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Pigeon at a computer screen Scientists trained a group of pigeons to peck at computer touch screens with their beaks.
(William van der Vliet)

Can Pigeons Do Math?

New research shows that pigeons can learn to count

By Sara Goudarzi | null null , null
<p>The pigeons had to sort images containing different numbers of objects. (William van der Vliet)</p>

The pigeons had to sort images containing different numbers of objects. (William van der Vliet)

Pigeons aren’t birdbrains! Just like humans and some other primates (mammals such as great apes and monkeys), these birds can put numbers in order—showing they can learn abstract numerical rules.

In recent scientific experiments, pigeons were able to compare up to nine images, each containing a different number of objects. Then they ranked the images in order of how many objects they contained.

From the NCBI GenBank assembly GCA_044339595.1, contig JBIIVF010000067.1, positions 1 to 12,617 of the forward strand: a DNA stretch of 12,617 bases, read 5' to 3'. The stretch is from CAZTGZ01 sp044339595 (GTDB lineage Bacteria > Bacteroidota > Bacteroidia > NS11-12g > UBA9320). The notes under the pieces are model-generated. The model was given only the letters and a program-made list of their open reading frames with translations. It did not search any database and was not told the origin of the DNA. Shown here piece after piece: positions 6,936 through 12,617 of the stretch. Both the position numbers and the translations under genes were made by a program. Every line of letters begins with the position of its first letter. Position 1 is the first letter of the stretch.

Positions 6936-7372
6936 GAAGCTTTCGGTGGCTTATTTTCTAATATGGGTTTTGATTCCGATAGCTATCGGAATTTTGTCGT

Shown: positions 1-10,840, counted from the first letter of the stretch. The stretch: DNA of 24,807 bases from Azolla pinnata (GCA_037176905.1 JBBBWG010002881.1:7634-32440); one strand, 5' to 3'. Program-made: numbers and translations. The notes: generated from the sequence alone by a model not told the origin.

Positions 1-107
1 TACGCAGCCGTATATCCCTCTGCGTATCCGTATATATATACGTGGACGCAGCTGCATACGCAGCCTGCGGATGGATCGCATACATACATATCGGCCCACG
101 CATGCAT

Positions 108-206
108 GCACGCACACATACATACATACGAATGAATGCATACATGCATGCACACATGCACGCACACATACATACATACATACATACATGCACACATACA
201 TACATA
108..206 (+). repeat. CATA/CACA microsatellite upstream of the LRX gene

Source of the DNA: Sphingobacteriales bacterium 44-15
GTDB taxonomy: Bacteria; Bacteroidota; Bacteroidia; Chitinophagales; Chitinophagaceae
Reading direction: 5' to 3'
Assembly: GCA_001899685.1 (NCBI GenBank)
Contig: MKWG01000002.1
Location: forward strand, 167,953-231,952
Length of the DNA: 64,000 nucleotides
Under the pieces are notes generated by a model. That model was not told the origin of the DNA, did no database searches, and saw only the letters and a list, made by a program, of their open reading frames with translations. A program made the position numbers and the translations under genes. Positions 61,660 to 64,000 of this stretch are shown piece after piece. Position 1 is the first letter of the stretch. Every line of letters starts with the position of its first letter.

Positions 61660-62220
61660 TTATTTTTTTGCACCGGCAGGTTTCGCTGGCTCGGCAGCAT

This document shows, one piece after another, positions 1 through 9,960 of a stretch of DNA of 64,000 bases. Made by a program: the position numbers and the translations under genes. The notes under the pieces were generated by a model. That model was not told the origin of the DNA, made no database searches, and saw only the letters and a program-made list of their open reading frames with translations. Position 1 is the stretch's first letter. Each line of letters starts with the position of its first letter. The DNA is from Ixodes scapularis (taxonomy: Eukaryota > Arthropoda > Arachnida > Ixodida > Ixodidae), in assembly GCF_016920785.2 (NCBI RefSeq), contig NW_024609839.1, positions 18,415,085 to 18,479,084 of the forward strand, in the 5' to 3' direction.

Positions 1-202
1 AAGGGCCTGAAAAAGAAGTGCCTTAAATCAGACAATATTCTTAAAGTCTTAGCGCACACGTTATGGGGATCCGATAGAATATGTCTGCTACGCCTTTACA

In other words, pigeons can count.

Until now, most scientists had believed that this level of mathematical know-how was unique to humans and monkeys. This new research challenges that theory.


Scientists trained a group of pigeons to use computer touch screens by pecking at the screen with their beaks. They then presented the birds with sets of three images. Each image contained one, two, or three objects of different shapes, sizes, and colors.

The birds learned to peck the screen to put the images in ascending order—starting from the lower numbers. Each time the birds put the images in the correct order, they were rewarded with a treat.

In later experiments, the pigeons were able to sequence images containing one to nine objects. This showed that the birds could take what they’d previously learned and apply it to a more complex ordering scheme.

“While this is obviously a long way away from how humans can count,” says researcher Damian Scarf, “it shows that an animal with a brain structured quite differently [from] ours is still able to perform complex mental tasks.”

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